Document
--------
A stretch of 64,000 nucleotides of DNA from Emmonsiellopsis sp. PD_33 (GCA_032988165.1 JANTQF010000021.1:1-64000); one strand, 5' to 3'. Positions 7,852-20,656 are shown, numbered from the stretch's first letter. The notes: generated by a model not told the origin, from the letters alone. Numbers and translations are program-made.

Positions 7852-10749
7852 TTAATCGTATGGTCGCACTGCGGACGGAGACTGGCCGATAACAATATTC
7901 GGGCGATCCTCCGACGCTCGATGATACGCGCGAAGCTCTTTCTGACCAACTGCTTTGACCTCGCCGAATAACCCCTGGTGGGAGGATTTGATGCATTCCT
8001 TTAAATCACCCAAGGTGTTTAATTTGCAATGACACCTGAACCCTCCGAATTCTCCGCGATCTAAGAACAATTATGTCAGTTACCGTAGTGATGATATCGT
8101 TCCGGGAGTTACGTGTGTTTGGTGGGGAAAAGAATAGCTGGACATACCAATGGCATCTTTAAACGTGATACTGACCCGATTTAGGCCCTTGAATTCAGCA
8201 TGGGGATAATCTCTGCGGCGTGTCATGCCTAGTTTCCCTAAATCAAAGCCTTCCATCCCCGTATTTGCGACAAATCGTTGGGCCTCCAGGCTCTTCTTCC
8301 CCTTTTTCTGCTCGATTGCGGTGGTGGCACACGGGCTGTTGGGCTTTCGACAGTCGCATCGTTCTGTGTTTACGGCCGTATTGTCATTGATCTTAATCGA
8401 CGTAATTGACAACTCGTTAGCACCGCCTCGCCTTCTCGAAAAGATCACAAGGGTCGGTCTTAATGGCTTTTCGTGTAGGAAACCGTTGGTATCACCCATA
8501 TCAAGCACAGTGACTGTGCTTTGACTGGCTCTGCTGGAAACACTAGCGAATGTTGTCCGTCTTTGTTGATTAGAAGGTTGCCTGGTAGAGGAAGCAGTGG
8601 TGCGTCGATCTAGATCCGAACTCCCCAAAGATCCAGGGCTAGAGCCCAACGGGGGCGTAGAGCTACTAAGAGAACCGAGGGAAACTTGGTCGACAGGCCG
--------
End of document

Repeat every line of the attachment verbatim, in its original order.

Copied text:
A stretch of 64,000 nucleotides of DNA from Emmonsiellopsis sp. PD_33 (GCA_032988165.1 JANTQF010000021.1:1-64000); one strand, 5' to 3'. Positions 7,852-20,656 are shown, numbered from the stretch's first letter. The notes: generated by a model not told the origin, from the letters alone. Numbers and translations are program-made.

Positions 7852-10749
7852 TTAATCGTATGGTCGCACTGCGGACGGAGACTGGCCGATAACAATATTC
7901 GGGCGATCCTCCGACGCTCGATGATACGCGCGAAGCTCTTTCTGACCAACTGCTTTGACCTCGCCGAATAACCCCTGGTGGGAGGATTTGATGCATTCCT
8001 TTAAATCACCCAAGGTGTTTAATTTGCAATGACACCTGAACCCTCCGAATTCTCCGCGATCTAAGAACAATTATGTCAGTTACCGTAGTGATGATATCGT
8101 TCCGGGAGTTACGTGTGTTTGGTGGGGAAAAGAATAGCTGGACATACCAATGGCATCTTTAAACGTGATACTGACCCGATTTAGGCCCTTGAATTCAGCA
8201 TGGGGATAATCTCTGCGGCGTGTCATGCCTAGTTTCCCTAAATCAAAGCCTTCCATCCCCGTATTTGCGACAAATCGTTGGGCCTCCAGGCTCTTCTTCC
8301 CCTTTTTCTGCTCGATTGCGGTGGTGGCACACGGGCTGTTGGGCTTTCGACAGTCGCATCGTTCTGTGTTTACGGCCGTATTGTCATTGATCTTAATCGA
8401 CGTAATTGACAACTCGTTAGCACCGCCTCGCCTTCTCGAAAAGATCACAAGGGTCGGTCTTAATGGCTTTTCGTGTAGGAAACCGTTGGTATCACCCATA
8501 TCAAGCACAGTGACTGTGCTTTGACTGGCTCTGCTGGAAACACTAGCGAATGTTGTCCGTCTTTGTTGATTAGAAGGTTGCCTGGTAGAGGAAGCAGTGG
8601 TGCGTCGATCTAGATCCGAACTCCCCAAAGATCCAGGGCTAGAGCCCAACGGGGGCGTAGAGCTACTAAGAGAACCGAGGGAAACTTGGTCGACAGGCCG